Pruning Spring flowering shrubs and climbers

By

Lee Bestall
1st May 2021

May is a special time in the gardening year. Fading spring bulbs are being enveloped by growth around them, in the most dignified way. Spring beauties such as primroses and bluebells sing in dappled shade, as tree buds burst and unfurl to form a zesty lime green canopy. Spring is sliding into summer, and all risk of frost is generally gone by the end of the month. If you have spring flowering shrubs and climbers, you hopefully enjoyed their annual offering over the past few months. If they did not perform this year, or perhaps you have shrubs that just never seem to flower, the problem may be pruning at the wrong time of year.

 

All too often, shrubs and climbers are indiscriminately pruned or cut back in a slash and dash frenzy. There is something quite moreish about hacking away at shrubs that ends up in a whirly frenzy of hedge trimmers and loppers, ending in an overflowing green waste bin, compost heap or bonfire. We either get this urge in late autumn, in an effort to ‘put the garden to bed’, or in winter, hoping to tidy up the place before spring. Our ancestors would have managed hazel and chestnut coppices in winter, and some people still do. Today, most people satisfy this primal urge by gung-ho lopping a wayward laurel, hydrangea or viburnum on a cold winter's day, whether it’s good for the plant or not.

 

This treatment is generally fine for some summer flowering shrubs and climbers, like buddlejas and roses, as they mostly flower on the new season’s growth. However, for shrubs that flower in spring, their flower buds usually form slowly over winter on the wood that grew the previous year. As a result, cutting them back anytime from late summer through to spring causes the loss of flower buds, with no growing season left to grow new ones. You may get a few flowers here and there, a bit later in the year, but for the most part the flowers for which they were grown, will not greet you in the spring following the chop.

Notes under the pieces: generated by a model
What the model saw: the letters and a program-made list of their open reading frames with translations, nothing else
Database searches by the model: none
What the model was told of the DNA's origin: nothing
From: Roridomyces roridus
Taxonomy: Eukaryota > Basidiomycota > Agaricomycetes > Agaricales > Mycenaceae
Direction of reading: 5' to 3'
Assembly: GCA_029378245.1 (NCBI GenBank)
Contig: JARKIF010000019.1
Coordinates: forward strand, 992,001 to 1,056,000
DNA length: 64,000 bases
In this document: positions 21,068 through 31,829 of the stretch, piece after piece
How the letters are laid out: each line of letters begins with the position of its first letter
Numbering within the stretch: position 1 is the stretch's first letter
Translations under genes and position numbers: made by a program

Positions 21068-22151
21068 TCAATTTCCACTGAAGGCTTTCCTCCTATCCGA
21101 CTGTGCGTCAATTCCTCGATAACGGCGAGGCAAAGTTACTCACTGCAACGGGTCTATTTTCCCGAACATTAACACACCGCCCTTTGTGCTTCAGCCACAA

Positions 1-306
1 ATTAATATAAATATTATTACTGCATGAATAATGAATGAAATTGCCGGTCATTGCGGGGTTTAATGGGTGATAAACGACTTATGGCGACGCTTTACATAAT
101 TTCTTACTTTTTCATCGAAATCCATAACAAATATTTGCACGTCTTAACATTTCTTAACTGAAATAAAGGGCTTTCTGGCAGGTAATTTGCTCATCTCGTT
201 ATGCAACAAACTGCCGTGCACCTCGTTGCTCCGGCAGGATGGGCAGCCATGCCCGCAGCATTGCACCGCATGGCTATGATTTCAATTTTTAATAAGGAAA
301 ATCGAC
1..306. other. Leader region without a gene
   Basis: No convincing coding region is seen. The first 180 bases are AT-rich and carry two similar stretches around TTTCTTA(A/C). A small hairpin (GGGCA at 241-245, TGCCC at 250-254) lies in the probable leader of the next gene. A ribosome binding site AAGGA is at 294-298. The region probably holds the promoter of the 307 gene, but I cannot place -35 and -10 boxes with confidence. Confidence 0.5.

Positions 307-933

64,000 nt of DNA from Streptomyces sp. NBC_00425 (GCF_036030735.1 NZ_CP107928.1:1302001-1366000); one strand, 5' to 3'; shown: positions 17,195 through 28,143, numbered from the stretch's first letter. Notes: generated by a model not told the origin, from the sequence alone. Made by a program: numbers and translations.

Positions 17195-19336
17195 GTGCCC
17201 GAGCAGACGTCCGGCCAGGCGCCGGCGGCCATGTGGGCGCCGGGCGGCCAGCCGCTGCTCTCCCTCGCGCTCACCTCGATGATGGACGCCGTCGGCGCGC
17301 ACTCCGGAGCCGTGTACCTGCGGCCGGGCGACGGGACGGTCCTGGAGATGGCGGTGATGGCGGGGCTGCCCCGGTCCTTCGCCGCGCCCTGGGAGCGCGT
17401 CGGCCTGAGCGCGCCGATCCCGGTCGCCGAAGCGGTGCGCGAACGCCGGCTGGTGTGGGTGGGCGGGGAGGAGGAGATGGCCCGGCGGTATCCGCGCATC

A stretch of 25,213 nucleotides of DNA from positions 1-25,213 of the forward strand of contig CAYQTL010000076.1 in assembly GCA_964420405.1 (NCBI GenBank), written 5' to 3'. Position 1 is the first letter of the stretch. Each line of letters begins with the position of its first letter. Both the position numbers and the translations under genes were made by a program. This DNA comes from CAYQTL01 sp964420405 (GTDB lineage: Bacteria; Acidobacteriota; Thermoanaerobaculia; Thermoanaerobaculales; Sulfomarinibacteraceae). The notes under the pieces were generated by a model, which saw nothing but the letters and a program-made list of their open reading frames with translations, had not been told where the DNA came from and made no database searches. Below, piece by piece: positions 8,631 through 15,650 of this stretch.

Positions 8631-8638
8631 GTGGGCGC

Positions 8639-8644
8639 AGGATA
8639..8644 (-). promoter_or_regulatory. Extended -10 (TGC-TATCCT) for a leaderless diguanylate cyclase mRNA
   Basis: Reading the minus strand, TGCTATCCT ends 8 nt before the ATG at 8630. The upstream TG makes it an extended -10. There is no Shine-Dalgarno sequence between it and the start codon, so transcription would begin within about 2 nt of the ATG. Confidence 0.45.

Some of the most common spring flowering shrubs and climbers:

  • Berberis (barberry)
  • Camellia 
  • Ceanothus (Californian lilac)
  • Choisya (Mexican orange blossom)
  • Clematis; all winter and spring spring flowering types
  • Daphne (winter daphne)
  • Forsythia
  • Hypericum (St. John’s wort)
  • Mahonia (Oregon grape)
  • Philadelphus (mock orange)
  • Pieris (Lily of the Valley bush)
  • Rhododendron and Azalea
  • Ribes (flowering currant)
  • Viburnum tinus
  • Weigela

The key to pruning almost all spring flowering shrubs and climbers, is to prune them just after flowering, around now, in late spring. This conveniently removes brown fading flower heads, and gives the plant all the rest of summer to put on new growth that will bare flowers in spring next year. Encourage compact growth by lightly trimming the re-growth in 6 to 8 weeks time. Bringing plants into form now, and cutting back unwanted growth will also open up light and space for other plants whose time the limelight comes later in summer.

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The Author

Lee Bestall

Lee Bestall

As a horticulturalist and garden designer, I'll be guiding you through the seasons ahead, sharing tips, successes and failures and exploring some of the new and inventive products on the market.

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